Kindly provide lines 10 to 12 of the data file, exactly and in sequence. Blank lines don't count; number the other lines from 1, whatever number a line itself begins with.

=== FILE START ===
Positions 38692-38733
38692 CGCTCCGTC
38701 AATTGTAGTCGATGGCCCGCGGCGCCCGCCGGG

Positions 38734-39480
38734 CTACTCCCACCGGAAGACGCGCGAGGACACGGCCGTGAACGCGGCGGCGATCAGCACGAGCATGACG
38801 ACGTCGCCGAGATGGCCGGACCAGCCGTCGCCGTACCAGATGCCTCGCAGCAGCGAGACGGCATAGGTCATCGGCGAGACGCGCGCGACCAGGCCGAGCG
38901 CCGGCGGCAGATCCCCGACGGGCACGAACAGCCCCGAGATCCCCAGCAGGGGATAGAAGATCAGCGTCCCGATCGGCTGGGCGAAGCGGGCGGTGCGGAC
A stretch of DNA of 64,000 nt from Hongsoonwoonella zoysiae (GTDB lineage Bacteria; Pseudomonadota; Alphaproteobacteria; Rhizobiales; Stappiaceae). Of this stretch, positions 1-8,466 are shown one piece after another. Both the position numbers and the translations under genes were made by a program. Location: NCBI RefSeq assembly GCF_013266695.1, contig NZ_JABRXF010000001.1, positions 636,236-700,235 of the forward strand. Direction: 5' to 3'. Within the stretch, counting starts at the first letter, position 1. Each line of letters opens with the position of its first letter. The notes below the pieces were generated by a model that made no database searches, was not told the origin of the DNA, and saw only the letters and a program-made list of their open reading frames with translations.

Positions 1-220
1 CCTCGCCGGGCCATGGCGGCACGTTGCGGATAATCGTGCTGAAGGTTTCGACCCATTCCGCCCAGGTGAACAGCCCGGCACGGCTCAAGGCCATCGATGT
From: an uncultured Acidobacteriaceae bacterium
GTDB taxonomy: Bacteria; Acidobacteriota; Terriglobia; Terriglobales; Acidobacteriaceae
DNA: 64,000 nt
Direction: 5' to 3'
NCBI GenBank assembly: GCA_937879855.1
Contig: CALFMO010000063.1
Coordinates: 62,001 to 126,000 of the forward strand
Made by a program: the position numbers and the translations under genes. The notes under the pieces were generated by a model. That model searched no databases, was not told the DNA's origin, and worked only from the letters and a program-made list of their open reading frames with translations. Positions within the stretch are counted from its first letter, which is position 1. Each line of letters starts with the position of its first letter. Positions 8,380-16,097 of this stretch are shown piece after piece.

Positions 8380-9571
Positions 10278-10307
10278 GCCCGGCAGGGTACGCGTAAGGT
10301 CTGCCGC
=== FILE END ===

1 CCTCGCCGGGCCATGGCGGCACGTTGCGGATAATCGTGCTGAAGGTTTCGACCCATTCCGCCCAGGTGAACAGCCCGGCACGGCTCAAGGCCATCGATGT
From: an uncultured Acidobacteriaceae bacterium
GTDB taxonomy: Bacteria; Acidobacteriota; Terriglobia; Terriglobales; Acidobacteriaceae